When asked how long it takes to create one of her mandalas, Fleck says, “It could take as little as 2 weeks but sometimes it takes 2 months depending on the complexity. I usually have 3 or 4 mandalas under construction at once. This way when I get to a stopping point with one piece I can just move on to another. I like to keep working.”
Read the full article at: Green Muze
Artists website: Virginia Fleck
Comments Off on Mandala Screen Savers
The computer screen is something my eyeballs land on a great deal, and if you’re like me, having the right images there makes for a much more pleasant daily experience. Bring the beauty of mandalas to your computer screen — often a great place for placing meditative and soothing images. Here are a couple of good ones I’ve found.
Kaleid-O-Space™ is a mesmerizing screen saver that brings you all the fascination and beauty of a real kaleidoscope, right on your PC! Some of it’s features are:
- 18 Colorful Animated Kaleidoscopes
- Animated Transition Effects
- Simulates Real 2 and 3 Mirror Kaleidoscopes
- Multiple Animated Pattern Layers
- Interactive Capabilities
- Capture Wallpapers from Any Visual Scene
- Store up to 19 Wallpapers at a Time
- Cycle Wallpapers Manually or Automatically
- Metaphysically Oriented Visual Enhancements
- Customizable Setup Options
- Full Help Documentation and a Printable Manual
- FREE Download and Trial, $14.95 to purchase the full version.
KrazyDad has multiple screensavers, and he says, “Unlike many crude screensavers which are inaccurately described as “kaleidoscopic,” my screensavers are true kaleidoscope simulators: They use a two mirror “mandala” reflection system, much like the best fine-art kaleidoscopes, and they are entrancing and mesmerizing!” He has developed software called Metascope, but I haven’t been able to try it as it is “broken” at the moment. But there are some freebies avaliable on his site.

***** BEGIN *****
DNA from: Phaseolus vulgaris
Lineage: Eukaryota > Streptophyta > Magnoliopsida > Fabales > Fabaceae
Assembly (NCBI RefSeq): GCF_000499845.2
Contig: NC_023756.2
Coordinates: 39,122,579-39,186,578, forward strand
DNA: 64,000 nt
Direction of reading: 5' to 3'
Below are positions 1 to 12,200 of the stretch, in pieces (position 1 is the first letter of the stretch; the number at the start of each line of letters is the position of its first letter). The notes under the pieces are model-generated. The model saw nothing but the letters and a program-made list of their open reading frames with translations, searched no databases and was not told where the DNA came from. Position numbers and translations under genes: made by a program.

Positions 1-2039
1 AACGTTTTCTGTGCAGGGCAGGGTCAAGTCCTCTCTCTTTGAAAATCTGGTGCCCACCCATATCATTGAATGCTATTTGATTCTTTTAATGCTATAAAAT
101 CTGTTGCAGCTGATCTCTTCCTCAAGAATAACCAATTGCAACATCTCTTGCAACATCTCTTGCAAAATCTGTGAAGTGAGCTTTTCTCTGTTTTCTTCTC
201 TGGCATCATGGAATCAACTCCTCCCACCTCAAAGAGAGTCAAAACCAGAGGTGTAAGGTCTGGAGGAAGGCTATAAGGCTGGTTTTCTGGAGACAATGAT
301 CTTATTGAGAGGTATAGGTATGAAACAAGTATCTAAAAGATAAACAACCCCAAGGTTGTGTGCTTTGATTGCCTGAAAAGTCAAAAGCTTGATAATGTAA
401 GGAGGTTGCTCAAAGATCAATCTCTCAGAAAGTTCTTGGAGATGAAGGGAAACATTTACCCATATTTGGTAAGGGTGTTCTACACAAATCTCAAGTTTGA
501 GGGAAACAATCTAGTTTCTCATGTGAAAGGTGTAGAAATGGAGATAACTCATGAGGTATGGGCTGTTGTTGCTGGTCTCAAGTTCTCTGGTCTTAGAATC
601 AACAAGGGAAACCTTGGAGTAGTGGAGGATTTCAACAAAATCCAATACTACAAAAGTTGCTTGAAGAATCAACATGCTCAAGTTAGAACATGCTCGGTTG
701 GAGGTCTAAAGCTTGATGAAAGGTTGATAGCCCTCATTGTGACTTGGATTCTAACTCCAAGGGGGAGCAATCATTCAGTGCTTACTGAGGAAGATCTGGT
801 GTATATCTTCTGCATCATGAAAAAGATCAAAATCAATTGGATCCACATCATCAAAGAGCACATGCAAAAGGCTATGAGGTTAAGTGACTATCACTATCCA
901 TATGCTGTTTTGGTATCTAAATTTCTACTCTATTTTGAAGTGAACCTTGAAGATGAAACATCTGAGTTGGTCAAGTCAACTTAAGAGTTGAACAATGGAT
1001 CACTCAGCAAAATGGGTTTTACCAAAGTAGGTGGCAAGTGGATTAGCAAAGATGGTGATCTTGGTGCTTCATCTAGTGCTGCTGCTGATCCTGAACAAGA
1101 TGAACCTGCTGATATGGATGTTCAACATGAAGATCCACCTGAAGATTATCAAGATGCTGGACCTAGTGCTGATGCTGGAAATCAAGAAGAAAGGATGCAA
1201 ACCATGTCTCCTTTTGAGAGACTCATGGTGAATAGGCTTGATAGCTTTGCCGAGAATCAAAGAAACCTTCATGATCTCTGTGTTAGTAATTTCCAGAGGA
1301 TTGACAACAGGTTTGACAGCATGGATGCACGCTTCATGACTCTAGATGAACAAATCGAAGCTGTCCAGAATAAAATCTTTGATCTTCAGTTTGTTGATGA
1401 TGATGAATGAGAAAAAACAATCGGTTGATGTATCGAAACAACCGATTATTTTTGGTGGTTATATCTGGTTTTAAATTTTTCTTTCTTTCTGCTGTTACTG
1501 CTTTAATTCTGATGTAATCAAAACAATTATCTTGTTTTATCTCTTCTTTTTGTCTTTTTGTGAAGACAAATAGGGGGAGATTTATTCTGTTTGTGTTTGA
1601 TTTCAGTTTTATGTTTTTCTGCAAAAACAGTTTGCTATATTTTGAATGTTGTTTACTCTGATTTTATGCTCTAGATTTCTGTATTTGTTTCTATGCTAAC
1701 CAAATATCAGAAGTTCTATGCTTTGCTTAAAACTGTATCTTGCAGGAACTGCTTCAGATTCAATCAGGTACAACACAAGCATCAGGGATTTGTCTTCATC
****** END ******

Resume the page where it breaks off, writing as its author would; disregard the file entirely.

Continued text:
There are many others to be found if you simply Google “mandala screensaver”, but beware the computer parameters and of course spy/malware.
Comments Off on Three Ways I Use Mandalas to Relax
Here are some of my favorite times to color mandalas:
1. When my husband and I are talking about our finances. This one I figured out by accident. Usually these sorts of conversations drive me crazy, particularly if we don’t see eye to eye. But if I am coloring while we talk, I find it much easier to listen and relax. Therefore, it’s also much easier to find the right words to express my own opinions.
2. While watching TV with my son. Now those who use mandalas for meditative purposes may shudder at this one, but I find it works for me. His selection of TV shows is not always that interesting for me, but that’s not my point in being there. I want to have the opportunity to interact with him and be aware of what’s going into that brain of his. Having a mandala to color gives me something to do that I enjoy, and yet I can still be available for those moments of laughter at silly characters and conversation over concepts he doesn’t understand. And I can remind him that with TIVO, he can fast forward through the commercials.
3. When I’m having business conversations on the phone. This was another accidental discovery. Not only did I find that it helped me relax (I’m not big on these kinds of phone calls, particularly with people I don’t know very well) but I was better able to focus. And later, when I looked at the design I had been coloring, I found I remembered more details in the conversation.
How do you use mandalas to relax?